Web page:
A Marshal's Scepter in His Kit Bag

More than 50 years after his tragic death in a plane crash, at age 34, Maj. Gen Asaf Simhoni is still a subject of both awe and controversy in the Israel Defense Forces.

Aluf Hanitzahon: Asaf Simhoni (The General Who Brought the Victory: Asaf Simhoni ), by Amos Carmel, with research by Tzila Rosenblit Yedioth Ahronoth Books (Hebrew ), 423 pages, NIS 98

Asaf Simhoni headed the Israel Defense Forces' Southern Command during the days of the Sinai Campaign. Immediately after the victory parade in Sharm el-Sheikh, on November 6, 1956, he took off in the direction of Tel Aviv, and was killed when his plane crashed. He was just 34 years old.

Simhoni was promoted posthumously from colonel to major general, on the orders of then-defense minister David Ben-Gurion, and in spite of the wishes of the chief of staff, Moshe Dayan, with whom he had had a serious falling-out near the end of his life. He was the favorite son of the Labor movement aristocracy; his short career typifies those of other members of his generation, whose basic tenet was "hagshama" -- fulfillment of one?s purpose in life, whether by the sword or by the plowshare, or both.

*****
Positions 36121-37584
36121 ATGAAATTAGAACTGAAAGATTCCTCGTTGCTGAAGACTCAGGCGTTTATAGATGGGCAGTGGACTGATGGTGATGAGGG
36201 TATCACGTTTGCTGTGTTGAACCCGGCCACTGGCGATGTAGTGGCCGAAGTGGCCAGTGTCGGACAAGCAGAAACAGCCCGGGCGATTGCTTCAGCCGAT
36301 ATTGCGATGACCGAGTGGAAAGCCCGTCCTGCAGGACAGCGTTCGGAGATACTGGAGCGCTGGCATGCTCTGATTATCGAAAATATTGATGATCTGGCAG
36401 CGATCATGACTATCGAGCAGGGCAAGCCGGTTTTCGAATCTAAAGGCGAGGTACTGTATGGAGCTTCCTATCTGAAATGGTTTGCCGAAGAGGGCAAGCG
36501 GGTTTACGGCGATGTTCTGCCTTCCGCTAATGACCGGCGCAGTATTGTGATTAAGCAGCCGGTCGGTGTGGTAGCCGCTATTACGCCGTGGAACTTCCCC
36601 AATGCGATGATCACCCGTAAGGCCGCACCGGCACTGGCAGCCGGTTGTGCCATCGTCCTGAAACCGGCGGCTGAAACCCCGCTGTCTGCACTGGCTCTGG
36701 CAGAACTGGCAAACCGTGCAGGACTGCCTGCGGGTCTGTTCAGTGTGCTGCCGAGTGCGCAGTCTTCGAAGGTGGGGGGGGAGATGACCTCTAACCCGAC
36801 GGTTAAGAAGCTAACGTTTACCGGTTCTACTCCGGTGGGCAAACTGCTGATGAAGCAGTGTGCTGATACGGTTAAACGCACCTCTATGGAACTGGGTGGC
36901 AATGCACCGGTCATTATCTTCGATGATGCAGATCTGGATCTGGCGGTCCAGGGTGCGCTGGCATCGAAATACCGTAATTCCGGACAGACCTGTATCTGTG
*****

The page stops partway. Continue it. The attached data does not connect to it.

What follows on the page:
Asaf Simhoni was born in 1922 in Nahalal, the first workers moshav, but grew up on Tel Yosef, a kibbutz founded by members of Gdud Ha'avoda, the "Workers Battalion" that formed several settlements before its dissolution in 1927. His parents had immigrated to Palestine the year before his birth, as part of the Third Aliyah (the 1919-1923 wave of Jewish immigration from Europe ). His mother, Yehudit, was one of the only women who succeeded in reaching the top ranks of both Mapai (the forerunner of the Labor Party ) and the Histadrut labor federation. She was also a member of the First Knesset, and for a long time, including during his declining years, she was considered close to Ben-Gurion.